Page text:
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Servius Redux

James Brusuelas

University of Oxford

In Linderski’s Latomus review of G. Ramires’ Servio. Commento el libro VII dell’ Eneido di Virgilio (2008) the Harvard Servius project, as it was known for so long, was described as not just being moored, but ultimately a sunken ship. To a certain extent, Linderski was right to apply the nautical metaphor. Although the Harvard project was a grand attempt to surpass the previous edition of Thilo-Hagen (1881-7; repr. 1961), only two volumes were ever published: vol. 2 in 1946 (Aeneid 1-2) and vol. 3 in 1965 (Aeneid 3-5). Be that as it may, the ship was not sunk. Rather, it has just been in dry dock. Charles Murgia at Berkeley and Peter K. Marshall at Amherst continued work until the unfortunate passing of Marshall in 2001 and Murgia in 2013. Now, a rebuild is never simple, and this is definitely not a reboot. Nevertheless, the ship has now been outfitted with a new crew and even some technological upgrades. So, immittamus habenas. In 2015, Prof. Robert Kaster collected the remaining work of Charles Murgia and finished the long awaited vol. 5 (Aeneid 9-12). Around the same time, we began consolidating and digitising the remaining work of Peter K. Marshall on the comments to Aeneid 6. The plan was both to prototype a model for a digital edition of Servius and to begin work on completing Marshall’s edition. Based on my work on Marshall’s edition of the comments to Aeneid 6, the purpose of this paper is to revisit the essential problems in editing Servius and to provide a progress report on vol. 4 (Aeneid 6-8).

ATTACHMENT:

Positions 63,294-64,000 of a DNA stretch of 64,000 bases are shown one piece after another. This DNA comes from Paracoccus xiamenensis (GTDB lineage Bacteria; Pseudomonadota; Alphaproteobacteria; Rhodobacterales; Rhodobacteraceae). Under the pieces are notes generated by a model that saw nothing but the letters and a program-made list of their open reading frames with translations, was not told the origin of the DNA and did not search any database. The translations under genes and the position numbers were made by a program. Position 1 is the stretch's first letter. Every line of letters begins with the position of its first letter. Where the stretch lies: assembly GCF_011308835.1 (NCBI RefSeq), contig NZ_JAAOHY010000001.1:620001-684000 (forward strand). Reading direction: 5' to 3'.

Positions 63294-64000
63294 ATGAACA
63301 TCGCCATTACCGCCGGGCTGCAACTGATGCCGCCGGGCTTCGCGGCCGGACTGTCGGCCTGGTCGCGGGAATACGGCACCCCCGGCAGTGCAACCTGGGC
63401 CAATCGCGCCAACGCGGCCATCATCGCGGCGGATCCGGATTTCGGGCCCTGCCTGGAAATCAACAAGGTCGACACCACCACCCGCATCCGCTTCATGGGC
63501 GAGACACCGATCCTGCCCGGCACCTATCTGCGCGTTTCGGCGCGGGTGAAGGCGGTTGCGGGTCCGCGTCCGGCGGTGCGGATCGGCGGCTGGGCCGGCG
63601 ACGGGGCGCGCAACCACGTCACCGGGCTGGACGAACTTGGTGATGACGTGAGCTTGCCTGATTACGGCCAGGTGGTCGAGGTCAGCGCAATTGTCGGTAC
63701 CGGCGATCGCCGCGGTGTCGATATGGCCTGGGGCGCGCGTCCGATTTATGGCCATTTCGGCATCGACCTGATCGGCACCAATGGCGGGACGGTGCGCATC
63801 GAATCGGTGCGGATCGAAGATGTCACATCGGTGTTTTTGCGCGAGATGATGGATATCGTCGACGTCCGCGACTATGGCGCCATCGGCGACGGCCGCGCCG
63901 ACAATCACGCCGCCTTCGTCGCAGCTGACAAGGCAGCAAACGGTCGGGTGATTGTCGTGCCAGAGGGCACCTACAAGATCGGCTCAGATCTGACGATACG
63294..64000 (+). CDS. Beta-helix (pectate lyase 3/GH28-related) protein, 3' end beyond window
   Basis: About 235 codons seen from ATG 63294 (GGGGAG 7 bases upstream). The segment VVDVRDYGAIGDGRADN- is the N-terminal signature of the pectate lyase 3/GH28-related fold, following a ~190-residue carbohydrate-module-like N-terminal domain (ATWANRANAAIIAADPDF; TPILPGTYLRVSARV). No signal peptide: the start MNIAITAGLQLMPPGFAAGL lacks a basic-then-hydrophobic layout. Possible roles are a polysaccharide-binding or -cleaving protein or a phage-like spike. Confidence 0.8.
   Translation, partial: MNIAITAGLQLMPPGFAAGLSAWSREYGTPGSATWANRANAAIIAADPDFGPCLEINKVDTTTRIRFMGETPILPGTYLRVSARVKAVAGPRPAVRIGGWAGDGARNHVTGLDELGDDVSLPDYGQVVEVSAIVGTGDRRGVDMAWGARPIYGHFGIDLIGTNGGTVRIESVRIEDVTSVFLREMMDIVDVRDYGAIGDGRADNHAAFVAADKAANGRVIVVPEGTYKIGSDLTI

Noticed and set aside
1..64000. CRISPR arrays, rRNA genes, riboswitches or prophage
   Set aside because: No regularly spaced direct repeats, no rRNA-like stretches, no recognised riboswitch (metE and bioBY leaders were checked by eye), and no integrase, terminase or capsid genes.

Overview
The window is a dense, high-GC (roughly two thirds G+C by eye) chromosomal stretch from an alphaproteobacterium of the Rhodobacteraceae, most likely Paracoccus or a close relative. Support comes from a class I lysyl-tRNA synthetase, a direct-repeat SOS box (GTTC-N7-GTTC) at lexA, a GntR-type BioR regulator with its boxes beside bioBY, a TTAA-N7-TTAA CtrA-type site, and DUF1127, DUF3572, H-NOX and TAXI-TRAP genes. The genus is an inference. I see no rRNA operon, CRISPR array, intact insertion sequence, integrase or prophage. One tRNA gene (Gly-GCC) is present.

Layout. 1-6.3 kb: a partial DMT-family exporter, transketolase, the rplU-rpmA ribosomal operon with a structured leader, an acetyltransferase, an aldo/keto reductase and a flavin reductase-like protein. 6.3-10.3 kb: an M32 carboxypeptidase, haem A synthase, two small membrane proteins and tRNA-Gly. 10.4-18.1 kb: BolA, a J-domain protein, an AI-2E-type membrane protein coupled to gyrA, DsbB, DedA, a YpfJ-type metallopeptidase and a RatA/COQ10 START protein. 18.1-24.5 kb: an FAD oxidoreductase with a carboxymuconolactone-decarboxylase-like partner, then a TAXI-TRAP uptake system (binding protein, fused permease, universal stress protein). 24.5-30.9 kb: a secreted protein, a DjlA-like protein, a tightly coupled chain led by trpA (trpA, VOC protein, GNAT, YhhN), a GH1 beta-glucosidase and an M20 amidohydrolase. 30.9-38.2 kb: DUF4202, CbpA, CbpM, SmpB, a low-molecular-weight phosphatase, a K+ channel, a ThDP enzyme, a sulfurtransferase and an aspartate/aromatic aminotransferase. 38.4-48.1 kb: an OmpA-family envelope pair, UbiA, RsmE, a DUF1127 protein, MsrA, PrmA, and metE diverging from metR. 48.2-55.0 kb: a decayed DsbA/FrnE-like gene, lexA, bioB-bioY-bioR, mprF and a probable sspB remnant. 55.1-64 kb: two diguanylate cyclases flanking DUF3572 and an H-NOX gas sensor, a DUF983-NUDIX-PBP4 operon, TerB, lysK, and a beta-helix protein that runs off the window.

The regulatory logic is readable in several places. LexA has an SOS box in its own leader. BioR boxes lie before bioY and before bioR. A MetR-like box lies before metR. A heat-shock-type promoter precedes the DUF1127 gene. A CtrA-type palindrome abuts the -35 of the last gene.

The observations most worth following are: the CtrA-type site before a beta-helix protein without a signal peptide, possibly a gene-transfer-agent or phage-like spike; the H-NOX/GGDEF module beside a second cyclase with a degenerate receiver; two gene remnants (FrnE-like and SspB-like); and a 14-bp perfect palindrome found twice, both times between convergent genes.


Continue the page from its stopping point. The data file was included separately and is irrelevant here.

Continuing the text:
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New Age Servius

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